Once you’ve reached the level of managing managers on your team, your professional development focus shifts considerably. It’s up to you to provide the environment, context, and motivation that serves as rocket fuel for your new managers.
The transition from individual contributor to new manager is awkward and filled with unexpected challenges. Our free mini-course, Overcoming and Succeeding with the Top 5 Challenges of New Managers, is filled with practical advice to help smooth a few of the bumps out of the journey.
My online dictionary defines conundrum as a confusing or difficult problem. The dictionary editors might as well use the act of moving from individual contributor to new manager as the leading example.
There are no courses, books, or even alchemical formulas that replace the hard work essential for learning to lead. Here are 10 hard-won lessons for anyone in search of success as a leader:
Here’s some guidance to help new managers move beyond that early feeling of disorientation and start strong.
The gravitational pull of the status quo is powerful in every organization. It takes rebels and rebellion to change. While breaking the rules always comes with risk, learning to guide others through constructive rule-breaking in pursuit of needed changes is a great way to grow your success.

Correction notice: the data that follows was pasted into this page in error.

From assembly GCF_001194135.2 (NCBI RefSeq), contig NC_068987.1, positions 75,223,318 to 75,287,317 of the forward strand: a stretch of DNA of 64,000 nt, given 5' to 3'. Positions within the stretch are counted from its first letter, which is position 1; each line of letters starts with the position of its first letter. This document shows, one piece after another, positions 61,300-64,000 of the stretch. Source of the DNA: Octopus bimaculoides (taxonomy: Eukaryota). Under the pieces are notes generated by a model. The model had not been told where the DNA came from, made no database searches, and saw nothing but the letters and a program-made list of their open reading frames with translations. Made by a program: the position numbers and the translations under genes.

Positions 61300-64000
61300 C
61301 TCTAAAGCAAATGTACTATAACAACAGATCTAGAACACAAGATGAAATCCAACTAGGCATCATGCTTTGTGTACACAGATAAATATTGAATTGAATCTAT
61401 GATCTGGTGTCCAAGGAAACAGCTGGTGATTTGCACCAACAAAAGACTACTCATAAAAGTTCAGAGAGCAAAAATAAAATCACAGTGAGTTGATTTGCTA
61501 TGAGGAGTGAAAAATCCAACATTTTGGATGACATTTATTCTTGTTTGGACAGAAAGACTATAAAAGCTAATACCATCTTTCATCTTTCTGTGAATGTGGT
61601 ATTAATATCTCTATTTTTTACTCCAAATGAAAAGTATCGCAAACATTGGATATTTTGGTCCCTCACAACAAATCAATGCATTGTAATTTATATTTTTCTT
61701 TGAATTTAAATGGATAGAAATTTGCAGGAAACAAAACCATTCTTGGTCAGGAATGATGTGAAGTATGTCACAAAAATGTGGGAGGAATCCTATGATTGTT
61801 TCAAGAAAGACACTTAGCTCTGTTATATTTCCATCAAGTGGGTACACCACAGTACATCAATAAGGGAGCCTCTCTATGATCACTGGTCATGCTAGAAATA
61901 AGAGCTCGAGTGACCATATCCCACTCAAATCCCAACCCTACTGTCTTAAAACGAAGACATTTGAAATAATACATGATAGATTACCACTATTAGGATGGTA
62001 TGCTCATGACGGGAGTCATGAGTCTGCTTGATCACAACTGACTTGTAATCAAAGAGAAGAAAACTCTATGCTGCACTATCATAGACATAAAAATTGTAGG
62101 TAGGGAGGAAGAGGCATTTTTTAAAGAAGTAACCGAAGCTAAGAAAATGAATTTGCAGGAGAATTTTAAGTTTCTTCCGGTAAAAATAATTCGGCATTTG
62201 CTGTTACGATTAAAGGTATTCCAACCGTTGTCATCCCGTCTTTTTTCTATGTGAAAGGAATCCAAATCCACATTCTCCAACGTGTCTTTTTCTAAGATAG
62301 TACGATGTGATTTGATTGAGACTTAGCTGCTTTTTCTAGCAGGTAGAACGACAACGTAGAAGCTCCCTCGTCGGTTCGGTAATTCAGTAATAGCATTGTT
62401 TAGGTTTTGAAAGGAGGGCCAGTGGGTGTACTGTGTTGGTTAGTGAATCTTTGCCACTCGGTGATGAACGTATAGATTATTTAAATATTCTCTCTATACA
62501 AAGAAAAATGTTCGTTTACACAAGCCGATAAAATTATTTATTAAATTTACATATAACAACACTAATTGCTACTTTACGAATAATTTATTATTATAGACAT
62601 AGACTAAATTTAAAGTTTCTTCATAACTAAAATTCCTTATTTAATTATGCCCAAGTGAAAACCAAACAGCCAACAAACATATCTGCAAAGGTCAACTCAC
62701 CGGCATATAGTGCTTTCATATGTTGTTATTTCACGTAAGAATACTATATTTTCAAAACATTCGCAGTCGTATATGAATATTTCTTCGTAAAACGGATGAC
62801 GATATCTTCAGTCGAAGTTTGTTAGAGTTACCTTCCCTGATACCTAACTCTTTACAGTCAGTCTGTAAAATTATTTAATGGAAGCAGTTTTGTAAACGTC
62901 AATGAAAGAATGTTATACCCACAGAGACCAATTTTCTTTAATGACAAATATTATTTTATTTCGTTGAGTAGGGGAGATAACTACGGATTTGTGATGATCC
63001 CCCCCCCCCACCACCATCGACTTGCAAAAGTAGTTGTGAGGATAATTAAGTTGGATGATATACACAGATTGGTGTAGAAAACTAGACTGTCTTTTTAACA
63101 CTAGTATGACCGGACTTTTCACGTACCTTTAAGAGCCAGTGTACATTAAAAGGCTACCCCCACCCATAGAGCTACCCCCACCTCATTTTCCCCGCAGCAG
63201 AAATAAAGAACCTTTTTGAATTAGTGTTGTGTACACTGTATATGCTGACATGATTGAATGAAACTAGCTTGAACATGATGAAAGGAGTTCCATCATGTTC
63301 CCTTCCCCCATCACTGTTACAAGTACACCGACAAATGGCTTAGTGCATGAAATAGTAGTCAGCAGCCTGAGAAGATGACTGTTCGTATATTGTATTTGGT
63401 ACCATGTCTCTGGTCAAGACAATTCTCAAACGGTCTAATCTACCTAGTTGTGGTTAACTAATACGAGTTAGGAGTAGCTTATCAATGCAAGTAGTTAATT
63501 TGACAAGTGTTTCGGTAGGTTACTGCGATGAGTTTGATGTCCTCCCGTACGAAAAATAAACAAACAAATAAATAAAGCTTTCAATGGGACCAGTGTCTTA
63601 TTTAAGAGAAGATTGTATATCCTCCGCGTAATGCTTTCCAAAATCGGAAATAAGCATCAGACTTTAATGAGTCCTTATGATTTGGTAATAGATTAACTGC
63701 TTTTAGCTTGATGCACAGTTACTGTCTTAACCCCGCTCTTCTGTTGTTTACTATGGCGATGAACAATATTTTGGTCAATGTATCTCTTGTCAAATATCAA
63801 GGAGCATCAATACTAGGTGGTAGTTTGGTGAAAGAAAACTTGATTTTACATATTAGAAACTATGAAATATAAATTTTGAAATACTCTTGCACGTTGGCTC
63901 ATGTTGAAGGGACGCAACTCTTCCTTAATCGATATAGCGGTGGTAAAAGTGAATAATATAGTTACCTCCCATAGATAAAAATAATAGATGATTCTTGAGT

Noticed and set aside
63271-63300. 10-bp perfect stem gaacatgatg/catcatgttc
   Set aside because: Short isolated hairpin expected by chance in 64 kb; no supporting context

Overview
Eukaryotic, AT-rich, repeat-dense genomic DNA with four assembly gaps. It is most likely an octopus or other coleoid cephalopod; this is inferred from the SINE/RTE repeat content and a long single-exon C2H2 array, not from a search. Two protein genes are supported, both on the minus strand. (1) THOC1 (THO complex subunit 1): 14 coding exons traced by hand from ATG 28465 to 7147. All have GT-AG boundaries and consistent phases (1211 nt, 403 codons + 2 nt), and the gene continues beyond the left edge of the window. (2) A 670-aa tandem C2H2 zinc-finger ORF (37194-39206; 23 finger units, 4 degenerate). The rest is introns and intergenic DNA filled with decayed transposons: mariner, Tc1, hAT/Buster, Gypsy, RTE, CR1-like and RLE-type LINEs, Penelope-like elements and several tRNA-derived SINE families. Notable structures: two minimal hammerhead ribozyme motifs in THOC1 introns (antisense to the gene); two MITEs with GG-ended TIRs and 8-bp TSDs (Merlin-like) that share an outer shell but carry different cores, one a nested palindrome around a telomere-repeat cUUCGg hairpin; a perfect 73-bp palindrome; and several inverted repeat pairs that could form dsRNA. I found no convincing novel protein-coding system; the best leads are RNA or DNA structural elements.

Challenging conversations are inherent in a manager's job, yet this knowledge doesn't make it any easier when you have to sit down and let a good person know they're not cutting it and it's time for them to go. While you own doing everything in your power to coach, train, and support them, in some instances, the individual's abilities don't match up with your firm's and the job's needs. Here's guidance on handling this tough situation with clarity and empathy.
The heart of your professional and leadership development must be seeking out conversations for growth. It takes a bit of courage and deliberate effort, but the results are potentially life and career changing.
Imagine there was a tool at your disposal that would help reinforce in real-time the behaviors of group members that moved the performance numbers in the right direction. Or, a tool that would get people motivated to learn, grow, and leave behind less-than-ideal behaviors in favor of new approaches and continuous improvement. Wouldn’t this be helpful? Well, there is. It’s called performance feedback. And sadly, it’s often missing-in-action, misapplied, or, applied inconsistently, and that’s just leaving money and morale on the table.
The work of developing new managers and setting them up to emerge as our future leaders is mission critical. I've devoted much of my career to this good work and am excited to launch First-Time Managers Academy—a new approach for this important cause.